BARBARA ECKSTEIN A student of places and stories looks to the endangered Iowa River and the communities it links
When Barbara Eckstein read that the environmental organization American Rivers had named the Iowa River—which bisects the University of Iowa campus—the nation’s third most endangered for 2007, she saw a chance for action.
“I realized this wasn’t a scientific designation—the Iowa has a lot of competition when it comes to polluted rivers,” she says. “But I knew this was a political and communal opportunity. This campus defines itself by east bank and west bank, yet we don’t always think about the source of those banks.”
Eckstein also hoped to build connections between communities that make up the watershed, breaking down political divisions and other barriers. So she organized a series of tours that took participants up and down the river and introduced them to their neighbors and the issues.
The Iowa River project is a natural fit with Eckstein’s broader work on space, place, and storytelling. A professor of English in the UI College of Liberal Arts and Sciences and interim associate provost for academic administration, Eckstein draws connections between literature, social questions, and geography—and between universities and the communities they serve.
The first river tour met residents of Iowa Falls, who shared concerns about the influence of agribusiness and ethanol on local farming practices. Heavy corn planting, overused farm chemicals, livestock confinement facilities, and outdated water plants all threaten the Iowa.
Farmers, Eckstein says, express an acute sense of environmental problems and a feeling of frustration in the face of market and political pressures, notably the federal Farm Bill, which includes controversial subsidy programs.
“In discussions about the Farm Bill, I’ve heard people ask farmers, ‘How can you convince your fellow farmers that something has to change,’” she says. “They respond that it’s the rest of us as voters and consumers who have the power to shift policy.”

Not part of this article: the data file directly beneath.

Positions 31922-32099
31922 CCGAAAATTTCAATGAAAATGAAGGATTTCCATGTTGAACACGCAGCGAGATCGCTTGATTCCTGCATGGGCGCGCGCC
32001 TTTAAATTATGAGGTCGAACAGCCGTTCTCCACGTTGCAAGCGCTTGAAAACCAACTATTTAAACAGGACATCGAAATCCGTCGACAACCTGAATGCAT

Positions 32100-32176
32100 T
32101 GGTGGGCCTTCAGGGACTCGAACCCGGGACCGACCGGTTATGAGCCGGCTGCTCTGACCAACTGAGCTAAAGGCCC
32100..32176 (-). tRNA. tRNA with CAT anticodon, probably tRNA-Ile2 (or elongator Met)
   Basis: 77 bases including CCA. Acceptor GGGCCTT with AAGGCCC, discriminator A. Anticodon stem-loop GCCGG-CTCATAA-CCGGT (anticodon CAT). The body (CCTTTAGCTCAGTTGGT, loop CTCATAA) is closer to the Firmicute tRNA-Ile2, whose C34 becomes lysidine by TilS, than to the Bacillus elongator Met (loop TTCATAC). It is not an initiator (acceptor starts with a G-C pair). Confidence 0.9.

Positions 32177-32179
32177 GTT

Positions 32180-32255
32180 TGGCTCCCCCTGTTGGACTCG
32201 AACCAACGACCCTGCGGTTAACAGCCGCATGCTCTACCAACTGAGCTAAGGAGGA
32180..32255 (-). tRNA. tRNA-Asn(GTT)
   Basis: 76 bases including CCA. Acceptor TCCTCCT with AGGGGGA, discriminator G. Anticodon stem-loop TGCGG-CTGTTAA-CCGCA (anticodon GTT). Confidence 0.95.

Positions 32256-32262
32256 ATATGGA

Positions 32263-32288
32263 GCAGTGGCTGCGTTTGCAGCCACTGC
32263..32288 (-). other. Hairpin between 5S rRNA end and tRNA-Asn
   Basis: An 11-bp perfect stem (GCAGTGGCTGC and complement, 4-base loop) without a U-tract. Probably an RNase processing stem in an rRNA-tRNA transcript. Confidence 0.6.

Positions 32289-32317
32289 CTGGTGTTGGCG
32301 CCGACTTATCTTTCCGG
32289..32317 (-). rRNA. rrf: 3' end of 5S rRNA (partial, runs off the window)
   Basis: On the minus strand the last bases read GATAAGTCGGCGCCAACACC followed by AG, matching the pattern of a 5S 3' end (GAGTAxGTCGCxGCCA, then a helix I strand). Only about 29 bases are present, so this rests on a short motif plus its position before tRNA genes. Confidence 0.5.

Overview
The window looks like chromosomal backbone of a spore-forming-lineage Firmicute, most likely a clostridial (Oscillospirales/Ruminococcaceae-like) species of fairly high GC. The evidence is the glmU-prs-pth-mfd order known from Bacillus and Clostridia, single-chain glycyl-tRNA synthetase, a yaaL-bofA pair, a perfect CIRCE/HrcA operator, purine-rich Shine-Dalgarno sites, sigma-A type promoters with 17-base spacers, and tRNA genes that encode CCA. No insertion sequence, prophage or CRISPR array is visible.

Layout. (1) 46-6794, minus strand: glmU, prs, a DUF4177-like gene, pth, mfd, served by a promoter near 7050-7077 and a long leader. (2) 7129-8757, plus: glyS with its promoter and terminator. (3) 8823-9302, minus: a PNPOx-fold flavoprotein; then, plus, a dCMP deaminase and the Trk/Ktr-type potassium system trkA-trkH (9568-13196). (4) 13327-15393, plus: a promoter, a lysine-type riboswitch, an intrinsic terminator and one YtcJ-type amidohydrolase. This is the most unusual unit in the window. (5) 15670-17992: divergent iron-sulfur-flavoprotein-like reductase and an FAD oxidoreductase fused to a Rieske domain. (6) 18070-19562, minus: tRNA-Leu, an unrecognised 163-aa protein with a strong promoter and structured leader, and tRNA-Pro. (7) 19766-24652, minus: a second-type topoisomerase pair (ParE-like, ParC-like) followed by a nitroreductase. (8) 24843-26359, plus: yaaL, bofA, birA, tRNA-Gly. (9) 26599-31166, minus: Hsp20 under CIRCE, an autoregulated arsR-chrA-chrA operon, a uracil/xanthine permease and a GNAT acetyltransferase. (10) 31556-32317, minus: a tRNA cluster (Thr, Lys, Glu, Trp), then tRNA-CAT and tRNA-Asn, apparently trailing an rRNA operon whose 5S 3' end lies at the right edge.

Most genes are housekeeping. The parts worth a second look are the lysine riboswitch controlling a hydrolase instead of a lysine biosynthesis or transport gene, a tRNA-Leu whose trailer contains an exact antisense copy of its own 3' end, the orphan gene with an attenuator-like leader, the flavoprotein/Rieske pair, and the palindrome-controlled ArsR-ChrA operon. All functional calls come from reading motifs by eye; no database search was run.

Eckstein traces her interest in people, the landscape, and their stories back to the steel country of northeast Ohio. The daughter of a steel mill foreman and one of her family’s first-generation college students, she didn’t necessarily plan an academic career. “I sort of backed through a doorway, then turned around and discovered where I was,” she recalls.
Upon completing her PhD, she took a teaching job at the University of New Orleans, a demanding appointment that left little time for research. Busy as she was, she couldn’t resist the call of the city and its people, particularly the activist Catholic nuns she met and volunteered with.
“That immersed me in the political, cultural, social, and economic complexity of a place in a big way,” she says. “It was exhausting, but it showed me that I couldn’t think about literature apart from the geography that surrounds it.”
Since coming to Iowa in 1990, Eckstein has looked to storytelling and oral history as forms of literary record. She has teamed with urban planning experts to examine stories and city life, and developed a service-learning course where students collected veterans’ accounts of war and coming home.
She recently returned to her roots with a project that looks at foremen like her father as keepers of the border between labor and management. Like her environmental work, it raises questions of stewardship and the complex, often competing, responsibilities that individuals face.
Eckstein had just published a book on New Orleans when hurricanes Katrina and Rita swept the Gulf Coast. Even today, she reflects on how the collected literature of New Orleans hinted at the environmental and social tragedy that befell the city, and the odds that other places will meet similarly predictable—but perhaps preventable—fates.
“Many cities worldwide, and certainly quite a few in the United States, live in a kind of hydrological dream world,” she says. “Is what’s happening in Phoenix or Tucson or Las Vegas any crazier than the way New Orleans was set up?”
As for the Iowa River, the threats may be less stark, but the writing is on the wall. Pulling together different perspectives can help us decipher it.
“This is the kind of work I like best,” Eckstein says, “getting people on their feet, away from the University, not only to get more University expertise into the community, but to bring community expertise into discussions of problems and solutions.”
Story by Lin Larson; Photo by Tim Schoon
June 2, 2008